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101 lbs

Cucumbers are alive, and they were growing... gain one pound of mass to the same 99 of water and you get 99/101 = 98%

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    $\begingroup$ @Glorfindel Only because Rubio removed that tag at about the same time this answer was posted. For approximately 95% of this puzzle's lifetime (as of right now), it was tagged [lateral-thinking]. $\endgroup$ – Trevor Powell Feb 14 '18 at 23:35
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    $\begingroup$ @TrevorPowell Right, thanks. That isn't really apparent from the LQP review queue :) $\endgroup$ – Glorfindel Feb 15 '18 at 6:42
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Using lateral thinking (and building on the @thecoder16's solution)

They still weigh 100lbs

Reasoning:

You watered them and they grew. Now they have 2lbs of solids. If they contain 98 lbs of water that will be 98lbs/(2+98)lbs = 98% water.

Although, actually we don't know how much solid remains. Of course, with reasoning like this, there is an infinite number of solutions because:

You can assume they grew to have N lbs of solids. Now, to calculate their weight you use the algebraic formula: x / x+n = 0.98 where n is the new weight of the solids and x + n is their new total weight.

And if we do assume that the solids don't change then:

x / x+1 solved for x is: 49, and x+1 = 50 lbs

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    $\begingroup$ (See comment on @thecoder16's solution) $\endgroup$ – Rubio Feb 14 '18 at 22:26
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    $\begingroup$ @Rubio, that doesn't change the fact that there are an infinite number of solutions if the weight of the solids are allowed to change. Nothing in the question said they weren't. This solution also covers the case where N = 1lb and X = 49lbs leading to the accepted answer of 50lbs. $\endgroup$ – Octopus Feb 14 '18 at 22:28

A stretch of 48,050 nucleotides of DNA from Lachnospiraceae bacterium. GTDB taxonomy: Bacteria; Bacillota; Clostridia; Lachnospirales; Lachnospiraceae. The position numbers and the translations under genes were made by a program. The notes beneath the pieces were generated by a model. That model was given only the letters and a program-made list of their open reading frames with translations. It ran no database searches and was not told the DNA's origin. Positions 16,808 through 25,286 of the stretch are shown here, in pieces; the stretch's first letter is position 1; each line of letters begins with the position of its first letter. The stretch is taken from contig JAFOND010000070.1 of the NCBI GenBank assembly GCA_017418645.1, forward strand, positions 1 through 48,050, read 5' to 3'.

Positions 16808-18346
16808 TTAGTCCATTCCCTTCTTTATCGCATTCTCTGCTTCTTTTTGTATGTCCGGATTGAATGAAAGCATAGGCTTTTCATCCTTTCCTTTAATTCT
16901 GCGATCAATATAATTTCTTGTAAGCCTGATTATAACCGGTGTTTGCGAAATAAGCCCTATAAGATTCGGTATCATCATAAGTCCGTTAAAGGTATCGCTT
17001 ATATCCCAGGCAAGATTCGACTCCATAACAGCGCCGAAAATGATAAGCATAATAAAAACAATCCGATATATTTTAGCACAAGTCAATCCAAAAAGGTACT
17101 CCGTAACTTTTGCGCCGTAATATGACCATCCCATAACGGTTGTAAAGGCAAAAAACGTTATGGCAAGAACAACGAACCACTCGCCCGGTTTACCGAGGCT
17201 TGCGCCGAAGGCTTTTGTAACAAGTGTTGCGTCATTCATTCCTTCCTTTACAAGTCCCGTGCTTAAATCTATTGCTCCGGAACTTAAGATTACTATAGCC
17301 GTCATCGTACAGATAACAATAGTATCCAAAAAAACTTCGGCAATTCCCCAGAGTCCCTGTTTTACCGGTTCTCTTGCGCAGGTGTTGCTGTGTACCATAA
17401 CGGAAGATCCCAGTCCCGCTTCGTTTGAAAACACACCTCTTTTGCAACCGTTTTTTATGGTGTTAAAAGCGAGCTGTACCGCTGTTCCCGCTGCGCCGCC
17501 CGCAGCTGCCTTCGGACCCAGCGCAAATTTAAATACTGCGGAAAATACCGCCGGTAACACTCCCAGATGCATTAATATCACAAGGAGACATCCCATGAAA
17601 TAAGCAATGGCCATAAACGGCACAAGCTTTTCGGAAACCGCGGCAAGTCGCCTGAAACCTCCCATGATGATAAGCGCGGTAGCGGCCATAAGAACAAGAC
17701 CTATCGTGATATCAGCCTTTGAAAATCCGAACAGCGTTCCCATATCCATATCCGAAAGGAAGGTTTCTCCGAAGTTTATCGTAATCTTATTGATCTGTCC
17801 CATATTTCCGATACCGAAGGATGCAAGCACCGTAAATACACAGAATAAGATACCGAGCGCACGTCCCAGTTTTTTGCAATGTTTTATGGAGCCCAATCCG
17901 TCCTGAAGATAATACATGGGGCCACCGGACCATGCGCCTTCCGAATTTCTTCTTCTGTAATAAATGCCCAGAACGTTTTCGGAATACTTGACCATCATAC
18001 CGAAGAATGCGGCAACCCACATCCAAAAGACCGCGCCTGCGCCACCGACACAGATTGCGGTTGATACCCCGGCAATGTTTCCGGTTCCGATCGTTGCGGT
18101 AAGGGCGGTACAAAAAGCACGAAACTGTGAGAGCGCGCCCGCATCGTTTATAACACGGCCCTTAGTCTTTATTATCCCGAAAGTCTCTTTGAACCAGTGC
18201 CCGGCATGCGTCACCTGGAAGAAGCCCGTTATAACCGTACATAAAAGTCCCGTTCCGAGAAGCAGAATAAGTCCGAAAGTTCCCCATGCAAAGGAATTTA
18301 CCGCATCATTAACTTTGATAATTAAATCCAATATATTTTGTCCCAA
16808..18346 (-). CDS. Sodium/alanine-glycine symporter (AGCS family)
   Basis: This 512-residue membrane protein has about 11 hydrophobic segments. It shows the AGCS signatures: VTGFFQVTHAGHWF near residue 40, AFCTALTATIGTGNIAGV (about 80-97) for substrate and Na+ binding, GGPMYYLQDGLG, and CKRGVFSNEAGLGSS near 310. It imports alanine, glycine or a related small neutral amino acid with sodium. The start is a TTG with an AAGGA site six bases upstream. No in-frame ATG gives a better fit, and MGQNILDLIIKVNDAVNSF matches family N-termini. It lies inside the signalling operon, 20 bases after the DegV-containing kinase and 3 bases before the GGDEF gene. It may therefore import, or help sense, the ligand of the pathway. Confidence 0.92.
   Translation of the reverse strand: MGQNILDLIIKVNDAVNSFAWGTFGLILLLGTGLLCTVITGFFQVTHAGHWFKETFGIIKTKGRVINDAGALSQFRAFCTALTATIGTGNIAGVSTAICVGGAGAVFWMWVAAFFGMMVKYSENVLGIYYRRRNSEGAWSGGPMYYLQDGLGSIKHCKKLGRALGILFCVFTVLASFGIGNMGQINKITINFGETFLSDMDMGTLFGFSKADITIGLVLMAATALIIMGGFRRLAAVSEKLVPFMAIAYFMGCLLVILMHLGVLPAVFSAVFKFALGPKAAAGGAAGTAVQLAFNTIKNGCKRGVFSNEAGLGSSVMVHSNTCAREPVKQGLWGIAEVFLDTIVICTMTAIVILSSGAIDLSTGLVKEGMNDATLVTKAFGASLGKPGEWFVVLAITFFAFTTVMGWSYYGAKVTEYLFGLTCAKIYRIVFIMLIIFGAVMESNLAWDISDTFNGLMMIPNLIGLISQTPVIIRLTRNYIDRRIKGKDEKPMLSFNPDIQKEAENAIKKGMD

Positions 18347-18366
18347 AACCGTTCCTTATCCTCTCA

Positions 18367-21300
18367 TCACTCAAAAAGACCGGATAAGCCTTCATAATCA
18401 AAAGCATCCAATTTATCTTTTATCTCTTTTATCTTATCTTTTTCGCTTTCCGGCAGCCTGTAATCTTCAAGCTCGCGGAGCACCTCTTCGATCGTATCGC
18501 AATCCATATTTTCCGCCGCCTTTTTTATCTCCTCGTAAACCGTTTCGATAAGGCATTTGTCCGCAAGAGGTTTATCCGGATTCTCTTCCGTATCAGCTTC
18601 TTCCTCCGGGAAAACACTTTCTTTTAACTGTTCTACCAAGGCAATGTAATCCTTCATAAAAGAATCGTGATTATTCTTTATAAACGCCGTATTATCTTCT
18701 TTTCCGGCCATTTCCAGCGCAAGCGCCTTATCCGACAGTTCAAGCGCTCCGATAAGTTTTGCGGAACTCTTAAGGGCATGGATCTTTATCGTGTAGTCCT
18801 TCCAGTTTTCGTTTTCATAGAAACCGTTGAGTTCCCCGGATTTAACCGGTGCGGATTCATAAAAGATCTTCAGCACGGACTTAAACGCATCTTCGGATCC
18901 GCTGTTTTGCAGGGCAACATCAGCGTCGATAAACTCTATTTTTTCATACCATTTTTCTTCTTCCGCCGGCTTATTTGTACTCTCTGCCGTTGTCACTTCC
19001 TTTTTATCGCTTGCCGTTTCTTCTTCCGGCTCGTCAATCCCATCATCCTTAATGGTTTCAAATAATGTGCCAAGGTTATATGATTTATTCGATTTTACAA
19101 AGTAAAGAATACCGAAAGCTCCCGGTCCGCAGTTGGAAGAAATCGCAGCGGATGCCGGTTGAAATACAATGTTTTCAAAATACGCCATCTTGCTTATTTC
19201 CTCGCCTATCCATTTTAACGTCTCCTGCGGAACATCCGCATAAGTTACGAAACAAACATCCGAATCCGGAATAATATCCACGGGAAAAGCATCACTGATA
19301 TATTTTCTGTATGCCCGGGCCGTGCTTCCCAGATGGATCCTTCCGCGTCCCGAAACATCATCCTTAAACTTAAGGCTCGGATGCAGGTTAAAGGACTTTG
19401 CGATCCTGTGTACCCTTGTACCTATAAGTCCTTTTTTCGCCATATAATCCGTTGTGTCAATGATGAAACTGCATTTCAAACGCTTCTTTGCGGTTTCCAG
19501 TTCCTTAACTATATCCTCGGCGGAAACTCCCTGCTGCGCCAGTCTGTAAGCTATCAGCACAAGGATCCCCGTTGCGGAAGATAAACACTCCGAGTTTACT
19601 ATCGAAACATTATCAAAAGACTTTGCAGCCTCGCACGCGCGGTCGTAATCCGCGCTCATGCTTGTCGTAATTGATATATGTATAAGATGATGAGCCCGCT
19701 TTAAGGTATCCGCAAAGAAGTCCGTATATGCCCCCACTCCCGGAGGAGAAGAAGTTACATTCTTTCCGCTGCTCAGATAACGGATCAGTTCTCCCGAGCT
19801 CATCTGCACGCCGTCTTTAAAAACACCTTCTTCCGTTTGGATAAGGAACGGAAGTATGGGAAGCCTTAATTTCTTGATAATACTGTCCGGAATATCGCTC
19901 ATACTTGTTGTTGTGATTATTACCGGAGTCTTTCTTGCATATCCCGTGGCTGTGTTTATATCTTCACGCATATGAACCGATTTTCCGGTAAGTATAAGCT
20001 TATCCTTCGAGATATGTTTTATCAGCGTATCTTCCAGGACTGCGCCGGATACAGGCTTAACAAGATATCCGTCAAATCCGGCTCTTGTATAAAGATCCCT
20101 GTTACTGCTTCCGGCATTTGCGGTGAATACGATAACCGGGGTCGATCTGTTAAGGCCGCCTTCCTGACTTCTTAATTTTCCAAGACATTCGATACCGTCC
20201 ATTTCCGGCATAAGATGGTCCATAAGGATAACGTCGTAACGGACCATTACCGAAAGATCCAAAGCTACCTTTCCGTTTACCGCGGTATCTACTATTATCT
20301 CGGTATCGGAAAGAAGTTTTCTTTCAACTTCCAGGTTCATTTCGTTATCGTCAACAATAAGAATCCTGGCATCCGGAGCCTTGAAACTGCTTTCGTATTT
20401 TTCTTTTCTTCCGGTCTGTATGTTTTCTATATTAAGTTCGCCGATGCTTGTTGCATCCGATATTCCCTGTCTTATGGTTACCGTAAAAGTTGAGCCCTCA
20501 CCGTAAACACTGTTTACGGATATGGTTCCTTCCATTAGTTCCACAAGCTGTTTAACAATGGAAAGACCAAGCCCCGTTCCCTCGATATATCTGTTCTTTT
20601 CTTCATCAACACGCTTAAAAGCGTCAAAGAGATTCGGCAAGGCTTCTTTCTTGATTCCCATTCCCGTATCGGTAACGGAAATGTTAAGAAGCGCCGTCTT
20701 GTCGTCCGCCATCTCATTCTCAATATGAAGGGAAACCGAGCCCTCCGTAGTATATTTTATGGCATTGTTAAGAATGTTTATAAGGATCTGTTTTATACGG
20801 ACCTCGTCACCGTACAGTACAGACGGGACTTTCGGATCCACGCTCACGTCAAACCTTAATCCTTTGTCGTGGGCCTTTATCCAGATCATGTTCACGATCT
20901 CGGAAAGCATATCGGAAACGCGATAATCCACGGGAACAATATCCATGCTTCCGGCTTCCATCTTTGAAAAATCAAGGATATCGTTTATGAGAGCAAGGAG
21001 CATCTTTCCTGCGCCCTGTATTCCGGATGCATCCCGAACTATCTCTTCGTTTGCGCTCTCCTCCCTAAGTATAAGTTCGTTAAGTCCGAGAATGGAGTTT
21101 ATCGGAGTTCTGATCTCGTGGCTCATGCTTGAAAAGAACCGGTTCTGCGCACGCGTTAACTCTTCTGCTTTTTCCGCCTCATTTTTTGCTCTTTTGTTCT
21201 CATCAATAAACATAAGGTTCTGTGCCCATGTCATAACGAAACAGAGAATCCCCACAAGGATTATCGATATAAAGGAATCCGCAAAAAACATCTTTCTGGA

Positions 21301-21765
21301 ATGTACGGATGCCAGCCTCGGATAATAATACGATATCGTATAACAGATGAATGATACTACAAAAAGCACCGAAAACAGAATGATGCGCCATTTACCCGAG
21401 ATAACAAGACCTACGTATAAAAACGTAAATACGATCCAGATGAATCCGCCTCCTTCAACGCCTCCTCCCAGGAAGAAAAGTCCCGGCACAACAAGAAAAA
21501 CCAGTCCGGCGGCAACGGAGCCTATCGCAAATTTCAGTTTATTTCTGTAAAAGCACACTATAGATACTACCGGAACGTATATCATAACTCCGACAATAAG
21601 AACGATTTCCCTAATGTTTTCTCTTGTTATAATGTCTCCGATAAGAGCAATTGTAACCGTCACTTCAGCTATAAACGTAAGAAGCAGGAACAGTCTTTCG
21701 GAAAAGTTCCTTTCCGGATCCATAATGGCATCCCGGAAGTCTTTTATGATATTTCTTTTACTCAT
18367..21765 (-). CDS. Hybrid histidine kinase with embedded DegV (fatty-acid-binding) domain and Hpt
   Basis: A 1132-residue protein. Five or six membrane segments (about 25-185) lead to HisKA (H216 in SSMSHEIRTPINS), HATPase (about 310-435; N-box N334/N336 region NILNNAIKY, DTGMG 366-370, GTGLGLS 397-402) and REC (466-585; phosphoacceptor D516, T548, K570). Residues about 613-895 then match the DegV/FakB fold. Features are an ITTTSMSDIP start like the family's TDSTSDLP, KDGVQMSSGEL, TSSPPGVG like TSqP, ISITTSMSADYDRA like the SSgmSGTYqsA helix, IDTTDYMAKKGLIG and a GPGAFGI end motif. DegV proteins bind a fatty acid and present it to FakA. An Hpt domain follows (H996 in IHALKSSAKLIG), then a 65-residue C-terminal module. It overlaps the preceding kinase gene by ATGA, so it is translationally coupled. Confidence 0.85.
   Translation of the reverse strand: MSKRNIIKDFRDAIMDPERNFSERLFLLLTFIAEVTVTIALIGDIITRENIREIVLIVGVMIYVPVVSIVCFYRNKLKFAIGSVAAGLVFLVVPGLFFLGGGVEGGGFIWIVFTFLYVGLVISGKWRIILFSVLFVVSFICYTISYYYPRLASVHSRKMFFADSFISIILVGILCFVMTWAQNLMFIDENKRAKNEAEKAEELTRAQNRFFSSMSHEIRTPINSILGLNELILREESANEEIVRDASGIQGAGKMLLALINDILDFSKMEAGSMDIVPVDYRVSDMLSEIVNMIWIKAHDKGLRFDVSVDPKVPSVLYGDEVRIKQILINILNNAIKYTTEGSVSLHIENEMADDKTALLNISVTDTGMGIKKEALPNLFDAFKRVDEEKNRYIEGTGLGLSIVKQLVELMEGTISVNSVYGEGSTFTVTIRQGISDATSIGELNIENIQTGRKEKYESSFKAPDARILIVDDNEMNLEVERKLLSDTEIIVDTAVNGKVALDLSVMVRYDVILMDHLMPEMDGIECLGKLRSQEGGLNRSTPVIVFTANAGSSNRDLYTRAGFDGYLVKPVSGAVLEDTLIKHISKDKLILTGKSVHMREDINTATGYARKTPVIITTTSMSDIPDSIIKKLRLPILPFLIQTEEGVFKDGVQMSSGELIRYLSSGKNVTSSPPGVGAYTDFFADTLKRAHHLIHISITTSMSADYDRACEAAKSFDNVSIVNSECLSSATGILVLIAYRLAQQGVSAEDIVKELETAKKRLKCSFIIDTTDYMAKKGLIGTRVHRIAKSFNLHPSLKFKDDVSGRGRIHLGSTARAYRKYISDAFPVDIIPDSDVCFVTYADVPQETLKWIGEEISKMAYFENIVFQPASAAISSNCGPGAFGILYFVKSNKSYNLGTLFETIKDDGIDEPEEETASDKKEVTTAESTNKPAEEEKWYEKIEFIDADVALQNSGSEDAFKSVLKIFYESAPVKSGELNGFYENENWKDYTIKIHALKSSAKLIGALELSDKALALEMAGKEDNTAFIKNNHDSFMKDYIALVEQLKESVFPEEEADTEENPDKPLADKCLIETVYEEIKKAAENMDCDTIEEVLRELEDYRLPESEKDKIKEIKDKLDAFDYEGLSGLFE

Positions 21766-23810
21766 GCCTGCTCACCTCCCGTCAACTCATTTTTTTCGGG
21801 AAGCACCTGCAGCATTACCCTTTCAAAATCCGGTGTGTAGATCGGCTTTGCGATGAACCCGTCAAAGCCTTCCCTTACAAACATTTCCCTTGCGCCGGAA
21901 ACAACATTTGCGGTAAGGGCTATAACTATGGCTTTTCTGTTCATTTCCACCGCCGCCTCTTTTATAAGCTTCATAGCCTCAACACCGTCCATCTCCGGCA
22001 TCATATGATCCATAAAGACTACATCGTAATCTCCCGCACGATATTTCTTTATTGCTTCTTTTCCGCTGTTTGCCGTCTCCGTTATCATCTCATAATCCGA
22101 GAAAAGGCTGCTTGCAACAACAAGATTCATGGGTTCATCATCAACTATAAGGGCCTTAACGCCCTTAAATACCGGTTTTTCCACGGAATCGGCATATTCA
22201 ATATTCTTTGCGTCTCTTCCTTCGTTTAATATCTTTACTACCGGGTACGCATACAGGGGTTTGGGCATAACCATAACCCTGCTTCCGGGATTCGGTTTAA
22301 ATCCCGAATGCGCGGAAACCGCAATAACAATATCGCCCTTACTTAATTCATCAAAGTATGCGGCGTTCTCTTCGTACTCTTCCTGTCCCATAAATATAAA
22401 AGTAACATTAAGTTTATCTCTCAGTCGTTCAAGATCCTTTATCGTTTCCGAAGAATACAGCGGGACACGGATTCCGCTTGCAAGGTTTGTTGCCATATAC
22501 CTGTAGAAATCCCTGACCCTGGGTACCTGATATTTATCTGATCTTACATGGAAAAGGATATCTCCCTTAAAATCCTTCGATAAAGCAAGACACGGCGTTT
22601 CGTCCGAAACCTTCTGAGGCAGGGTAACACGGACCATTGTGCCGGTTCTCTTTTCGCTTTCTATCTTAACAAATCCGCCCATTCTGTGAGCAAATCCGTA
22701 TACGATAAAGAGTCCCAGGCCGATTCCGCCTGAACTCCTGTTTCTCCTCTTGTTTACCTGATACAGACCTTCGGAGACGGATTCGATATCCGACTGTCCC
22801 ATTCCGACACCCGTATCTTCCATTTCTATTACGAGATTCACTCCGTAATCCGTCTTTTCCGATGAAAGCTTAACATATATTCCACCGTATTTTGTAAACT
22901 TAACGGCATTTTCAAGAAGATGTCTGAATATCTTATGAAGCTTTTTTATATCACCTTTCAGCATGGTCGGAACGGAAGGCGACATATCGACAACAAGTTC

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    $\begingroup$ It doesn't say they aren't sea cucumbers, nor paper cut-outs of cucumbers. It doesn't say they aren't the cucumber shaped projections into our dimension of some extra-dimensional creatures that can change their mass and density at will. It does say it's a straight math/logic puzzle. It's not reasonable to invent facts not in evidence that are required to make a "solution" work, and use the excuse that the problem definition didn't exclude that possibility; why folks are asserting that these are growing cucumber plants, rather than just cucumbers as the plain text says, is beyond me. $\endgroup$ – Rubio Feb 14 '18 at 22:36
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    $\begingroup$ @Rubio they don't have to be growing they could also be rotting/shrinking. My solution still stands as being more complete because it does not assume anything about the weight of the solid part of the cucumber. A solution that makes an unstated assumption cannot be complete. I recognized the puzzle immediately, but that's irrelevant, it does not mean that the commonly regarded correct answer is the only one. In a puzzle that states that the solids do not change, it would be. $\endgroup$ – Octopus Feb 14 '18 at 22:40
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    $\begingroup$ @Rubio, and besides, none of your silly assumptions change the answer at all. $\endgroup$ – Octopus Feb 14 '18 at 22:51
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Sigh - It's NOT SO SIMPLE. Here's my correction ...

The dry weight of the cukes is 1 lb. If they are 98% water and 2% dry cuke, then geez 1 lb is 2% of 50lbs. THAT'S surprising!

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    $\begingroup$ You were warned "it isn't very straightforward". $\endgroup$ – Peregrine Rook Feb 14 '18 at 22:19
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    $\begingroup$ Akk! You're right - correction to my answer... $\endgroup$ – Scott Sancetta Feb 15 '18 at 2:29
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    $\begingroup$ ... making it now redundant with multiple other answers. (Maybe just delete and hope for better luck next time) $\endgroup$ – Rubio Feb 15 '18 at 3:21